• SHOW ME THE...

    SHOW ME THE BOOK! Lord am I tired of all this whining about how liberals aren't reviewing Ramesh Ponnuru 's book , The Party of Death: The Democrats, the Media, the Courts, and the Disregard for Human Life . I think Kevin Drum already wrote the definitive take on this, but I'll reiterate. On the one hand, at every possible decision-point the marketing here seems to have been designed to get liberals not to take this seriously -- from the title to the choice of publisher to the inside flap material. On the other hand, the topic chosen is one that's famous for not being amenable to interesting debates and discussions. On top of that , unlike Ann Coulter 's vile little rants, it's not really an interesting cultural phenomenon to learn that American conservatives think abortion is seriously wrong and also oppose "euthanasia, embryo destruction, even infanticide." But if everyone will promise to stop whining and, say, send me a review copy of the book (this is helpful in getting people to...
  • ISRAEL LOBBIES. Subscription-only...

    ISRAEL LOBBIES. Subscription-only CQ reports on the looming showdown between the House and the Bush administration over a draconian bill imposing across-the-board sanctions against the Palestinian Authority and limiting the president's waiver authority (which normally gives him some flexibility to override the directives). The administration has made clear that it opposes punitive sanctions of this scope, not merely on the grounds of executive prerogative (which is, of course, the par-for-the-course Bushian rationale for opposing congressional directives), but also because the extent of the restrictions the bill imposes -- related to both direct and indirect humanitarian aid and funding for any diplomatic contacts between American and Palestinian officials -- really does run counter to the substance of administration policy. Indeed, the bill appears to run counter to the policy of the Olmert government in Israel . Eric Alterman recently reported hearing an interesting tidbit from MJ...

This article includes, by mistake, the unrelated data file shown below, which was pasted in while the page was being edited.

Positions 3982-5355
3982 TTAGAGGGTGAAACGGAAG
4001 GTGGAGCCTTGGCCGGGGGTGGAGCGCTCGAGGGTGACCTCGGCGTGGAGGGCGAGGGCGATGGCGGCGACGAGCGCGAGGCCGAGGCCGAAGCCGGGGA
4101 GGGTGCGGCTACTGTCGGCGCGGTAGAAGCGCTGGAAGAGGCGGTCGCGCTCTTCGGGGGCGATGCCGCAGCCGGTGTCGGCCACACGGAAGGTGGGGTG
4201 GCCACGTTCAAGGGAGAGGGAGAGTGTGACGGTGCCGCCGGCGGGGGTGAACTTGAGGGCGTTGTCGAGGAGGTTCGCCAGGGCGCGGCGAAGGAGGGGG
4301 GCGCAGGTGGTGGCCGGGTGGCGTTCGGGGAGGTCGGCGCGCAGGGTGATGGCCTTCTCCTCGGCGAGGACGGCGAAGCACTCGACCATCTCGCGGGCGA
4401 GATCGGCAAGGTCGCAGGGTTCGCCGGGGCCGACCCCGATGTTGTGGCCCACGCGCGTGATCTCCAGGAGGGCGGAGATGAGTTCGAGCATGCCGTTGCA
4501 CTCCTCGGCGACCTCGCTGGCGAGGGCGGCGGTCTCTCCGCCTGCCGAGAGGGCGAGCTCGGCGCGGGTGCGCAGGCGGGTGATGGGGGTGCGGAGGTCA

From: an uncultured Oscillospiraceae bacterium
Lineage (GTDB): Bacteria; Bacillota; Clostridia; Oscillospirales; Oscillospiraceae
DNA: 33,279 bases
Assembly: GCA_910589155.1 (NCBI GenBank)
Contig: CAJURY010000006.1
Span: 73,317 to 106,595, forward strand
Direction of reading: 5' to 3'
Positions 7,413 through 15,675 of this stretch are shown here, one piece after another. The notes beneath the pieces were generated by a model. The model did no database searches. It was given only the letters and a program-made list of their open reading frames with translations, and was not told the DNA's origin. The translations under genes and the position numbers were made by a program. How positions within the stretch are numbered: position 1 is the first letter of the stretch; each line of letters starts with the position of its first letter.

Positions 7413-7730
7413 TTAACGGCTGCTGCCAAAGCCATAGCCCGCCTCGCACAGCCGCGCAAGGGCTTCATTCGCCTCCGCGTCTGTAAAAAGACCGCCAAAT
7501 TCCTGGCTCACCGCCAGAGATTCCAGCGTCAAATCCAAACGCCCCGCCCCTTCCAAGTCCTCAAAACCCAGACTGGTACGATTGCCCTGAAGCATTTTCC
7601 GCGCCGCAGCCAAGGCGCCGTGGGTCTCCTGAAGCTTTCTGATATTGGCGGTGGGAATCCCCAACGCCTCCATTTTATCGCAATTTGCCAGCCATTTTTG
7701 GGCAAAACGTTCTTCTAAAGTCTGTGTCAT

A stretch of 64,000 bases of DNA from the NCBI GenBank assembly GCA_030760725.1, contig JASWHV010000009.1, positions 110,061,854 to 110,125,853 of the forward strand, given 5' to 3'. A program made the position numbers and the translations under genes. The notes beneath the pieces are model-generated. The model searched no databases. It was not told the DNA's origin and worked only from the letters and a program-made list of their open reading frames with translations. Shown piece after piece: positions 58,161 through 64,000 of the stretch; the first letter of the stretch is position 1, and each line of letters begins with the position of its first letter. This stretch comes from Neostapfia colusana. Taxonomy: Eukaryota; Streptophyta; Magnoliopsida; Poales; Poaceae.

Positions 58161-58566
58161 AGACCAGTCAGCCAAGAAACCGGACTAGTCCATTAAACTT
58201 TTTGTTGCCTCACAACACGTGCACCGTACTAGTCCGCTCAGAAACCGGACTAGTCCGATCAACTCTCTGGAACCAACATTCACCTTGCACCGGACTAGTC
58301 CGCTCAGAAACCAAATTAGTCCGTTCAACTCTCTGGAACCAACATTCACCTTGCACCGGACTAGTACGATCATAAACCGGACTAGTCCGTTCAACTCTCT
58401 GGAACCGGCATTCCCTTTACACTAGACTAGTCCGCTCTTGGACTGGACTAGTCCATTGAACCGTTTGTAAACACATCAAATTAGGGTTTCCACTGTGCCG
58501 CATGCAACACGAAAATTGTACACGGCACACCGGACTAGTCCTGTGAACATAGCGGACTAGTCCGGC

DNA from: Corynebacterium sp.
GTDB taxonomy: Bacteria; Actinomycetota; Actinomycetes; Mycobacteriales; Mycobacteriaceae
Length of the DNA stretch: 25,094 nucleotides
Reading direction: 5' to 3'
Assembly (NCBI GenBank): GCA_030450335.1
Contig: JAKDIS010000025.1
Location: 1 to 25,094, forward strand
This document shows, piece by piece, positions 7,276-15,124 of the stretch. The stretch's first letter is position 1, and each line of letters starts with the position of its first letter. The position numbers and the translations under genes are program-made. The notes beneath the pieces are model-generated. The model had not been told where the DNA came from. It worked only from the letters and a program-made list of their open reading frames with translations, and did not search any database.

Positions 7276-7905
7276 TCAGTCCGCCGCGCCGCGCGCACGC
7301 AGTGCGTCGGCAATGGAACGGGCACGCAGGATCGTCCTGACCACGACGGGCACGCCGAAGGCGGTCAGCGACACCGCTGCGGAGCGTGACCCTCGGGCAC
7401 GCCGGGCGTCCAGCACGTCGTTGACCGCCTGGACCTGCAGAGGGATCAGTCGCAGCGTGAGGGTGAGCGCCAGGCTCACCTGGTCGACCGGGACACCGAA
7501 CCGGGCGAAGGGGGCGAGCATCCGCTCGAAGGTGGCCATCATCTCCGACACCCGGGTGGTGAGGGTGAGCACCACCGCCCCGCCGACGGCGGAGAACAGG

• THE HISTORICAL MOMENT?...

    THE HISTORICAL MOMENT? I think I agree with about half of Ezra �s post below. Just as the Democrats were purged of their southern roots in 1994, so too might an overdue regional realignment visit the northeast in 2006. If, for example, voters in Connecticut remove Chris Shays , Rob Simmons , and Nancy Johnson from office, then November 2006 could be the moment that future historians cite as when the bluing of blue America caught up with the reddening of the red states. To be sure, there are more congressional districts in the south than in the northeast, so I tend to agree with Ezra that it is still a stretch to think that we�ll hear the words �Speaker Pelosi � in November. Still, if nutmeggers purge themselves of congressional Republicans, and if Rhode Islanders dump Lincoln Chafee , then an historical moment this will be: The New Englandization of the Democratic party will all be all but complete. --Mark Leon Goldberg